UK’s smaller parties parade their health policiesBMJ 2010; 340 doi: https://doi.org/10.1136/bmj.c2304 (Published 27 April 2010) Cite this as: BMJ 2010;340:c2304
- Nigel Hawkes
The three major parties will not win all the votes on 6 May; nor do they have a monopoly on health policy. The Greens, the UK Independence Party, the nationalist parties in Scotland and Wales, and the British National Party have all published their own ideas about health and the NHS. The further they are from power, the more radical the policy tends to be.
The Scottish Nationalist Party, already in power in Scotland, where the NHS is highly devolved, defends its record. It plans a Patients Rights Bill that will reduce waiting times, including the same guarantee as Labour now promises in England and Wales: a maximum wait of 18 weeks from referral by a GP to treatment in hospital. The SNP says it has trebled spending on tackling hospital acquired infections, a priority for the party, and welcomes a recent reduction in numbers of infections.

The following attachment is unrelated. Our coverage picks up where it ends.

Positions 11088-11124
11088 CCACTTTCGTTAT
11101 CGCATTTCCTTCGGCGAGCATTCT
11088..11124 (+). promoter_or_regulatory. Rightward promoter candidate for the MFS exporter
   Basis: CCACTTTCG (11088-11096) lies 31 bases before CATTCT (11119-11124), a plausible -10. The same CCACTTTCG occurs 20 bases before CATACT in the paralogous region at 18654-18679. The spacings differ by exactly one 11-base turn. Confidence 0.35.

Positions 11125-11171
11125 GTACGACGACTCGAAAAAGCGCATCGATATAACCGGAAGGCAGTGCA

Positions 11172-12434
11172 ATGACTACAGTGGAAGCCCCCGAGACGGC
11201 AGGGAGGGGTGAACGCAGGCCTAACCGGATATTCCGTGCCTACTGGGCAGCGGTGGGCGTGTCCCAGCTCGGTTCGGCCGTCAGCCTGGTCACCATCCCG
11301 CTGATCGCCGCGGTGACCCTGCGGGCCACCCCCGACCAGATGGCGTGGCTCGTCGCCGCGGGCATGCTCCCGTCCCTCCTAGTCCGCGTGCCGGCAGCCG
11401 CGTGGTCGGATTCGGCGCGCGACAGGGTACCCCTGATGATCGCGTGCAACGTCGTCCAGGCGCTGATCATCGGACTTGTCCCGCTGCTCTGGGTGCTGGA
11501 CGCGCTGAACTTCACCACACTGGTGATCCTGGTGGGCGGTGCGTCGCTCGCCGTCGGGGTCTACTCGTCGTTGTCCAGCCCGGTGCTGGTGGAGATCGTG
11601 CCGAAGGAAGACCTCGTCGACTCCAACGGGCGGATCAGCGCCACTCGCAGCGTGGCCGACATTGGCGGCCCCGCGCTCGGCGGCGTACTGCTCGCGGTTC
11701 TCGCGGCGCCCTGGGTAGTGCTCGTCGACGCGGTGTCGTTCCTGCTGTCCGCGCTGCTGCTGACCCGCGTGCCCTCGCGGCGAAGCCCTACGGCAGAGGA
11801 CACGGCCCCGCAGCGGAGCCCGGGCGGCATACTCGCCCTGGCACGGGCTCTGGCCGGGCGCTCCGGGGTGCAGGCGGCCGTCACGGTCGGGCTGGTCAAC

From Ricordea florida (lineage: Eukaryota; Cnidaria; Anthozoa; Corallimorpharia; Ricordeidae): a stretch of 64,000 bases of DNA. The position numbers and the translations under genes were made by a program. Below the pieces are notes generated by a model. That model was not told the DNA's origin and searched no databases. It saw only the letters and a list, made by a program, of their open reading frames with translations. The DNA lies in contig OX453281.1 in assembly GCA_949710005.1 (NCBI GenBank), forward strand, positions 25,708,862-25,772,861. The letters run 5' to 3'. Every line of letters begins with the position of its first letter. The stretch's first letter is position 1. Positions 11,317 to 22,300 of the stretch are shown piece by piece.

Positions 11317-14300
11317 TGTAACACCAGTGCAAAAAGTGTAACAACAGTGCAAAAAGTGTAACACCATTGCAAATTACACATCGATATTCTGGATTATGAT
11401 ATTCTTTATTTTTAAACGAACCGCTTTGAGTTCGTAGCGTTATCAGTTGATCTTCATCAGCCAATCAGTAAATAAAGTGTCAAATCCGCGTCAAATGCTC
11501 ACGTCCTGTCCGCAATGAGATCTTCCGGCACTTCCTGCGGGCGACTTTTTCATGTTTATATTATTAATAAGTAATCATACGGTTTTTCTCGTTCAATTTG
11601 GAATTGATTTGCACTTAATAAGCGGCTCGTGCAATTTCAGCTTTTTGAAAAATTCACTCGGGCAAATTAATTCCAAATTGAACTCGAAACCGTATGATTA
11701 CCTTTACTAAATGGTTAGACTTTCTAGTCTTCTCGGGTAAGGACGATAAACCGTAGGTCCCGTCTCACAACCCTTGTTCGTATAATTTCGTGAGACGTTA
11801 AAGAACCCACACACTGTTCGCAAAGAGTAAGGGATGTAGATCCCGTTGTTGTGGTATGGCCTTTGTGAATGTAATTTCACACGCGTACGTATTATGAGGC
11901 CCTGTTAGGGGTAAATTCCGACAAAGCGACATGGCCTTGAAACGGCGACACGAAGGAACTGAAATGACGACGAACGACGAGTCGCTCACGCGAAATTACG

Its most radical promise is to abolish prescription charges in 2011. “We believe that prescription charges are a tax on ill health, and we are proud to stand for what is an essential principle of a health service free at the point of need,” its manifesto declares. “We will not let the London parties and their cuts undermine Scotland’s NHS.”
The SNP claims that it is tackling obesity and, with “legislation to restrict cigarette displays and remove vending machines,” the effects …
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